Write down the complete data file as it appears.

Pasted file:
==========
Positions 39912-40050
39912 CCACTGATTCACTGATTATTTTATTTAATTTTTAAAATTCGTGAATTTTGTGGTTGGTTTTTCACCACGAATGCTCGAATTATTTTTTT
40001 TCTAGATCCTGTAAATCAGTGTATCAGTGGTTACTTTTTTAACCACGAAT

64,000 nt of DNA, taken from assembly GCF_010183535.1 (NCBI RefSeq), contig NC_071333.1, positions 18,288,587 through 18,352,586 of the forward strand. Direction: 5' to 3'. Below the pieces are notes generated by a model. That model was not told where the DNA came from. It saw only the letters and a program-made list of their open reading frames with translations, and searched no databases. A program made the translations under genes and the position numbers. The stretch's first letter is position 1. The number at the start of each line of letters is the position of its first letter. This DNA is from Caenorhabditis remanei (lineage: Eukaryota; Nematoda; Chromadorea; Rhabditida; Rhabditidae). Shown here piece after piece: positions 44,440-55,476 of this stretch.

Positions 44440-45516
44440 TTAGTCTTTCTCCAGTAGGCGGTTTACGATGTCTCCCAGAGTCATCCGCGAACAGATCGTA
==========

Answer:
Positions 39912-40050
39912 CCACTGATTCACTGATTATTTTATTTAATTTTTAAAATTCGTGAATTTTGTGGTTGGTTTTTCACCACGAATGCTCGAATTATTTTTTT
40001 TCTAGATCCTGTAAATCAGTGTATCAGTGGTTACTTTTTTAACCACGAAT

64,000 nt of DNA, taken from assembly GCF_010183535.1 (NCBI RefSeq), contig NC_071333.1, positions 18,288,587 through 18,352,586 of the forward strand. Direction: 5' to 3'. Below the pieces are notes generated by a model. That model was not told where the DNA came from. It saw only the letters and a program-made list of their open reading frames with translations, and searched no databases. A program made the translations under genes and the position numbers. The stretch's first letter is position 1. The number at the start of each line of letters is the position of its first letter. This DNA is from Caenorhabditis remanei (lineage: Eukaryota; Nematoda; Chromadorea; Rhabditida; Rhabditidae). Shown here piece after piece: positions 44,440-55,476 of this stretch.

Positions 44440-45516
44440 TTAGTCTTTCTCCAGTAGGCGGTTTACGATGTCTCCCAGAGTCATCCGCGAACAGATCGTA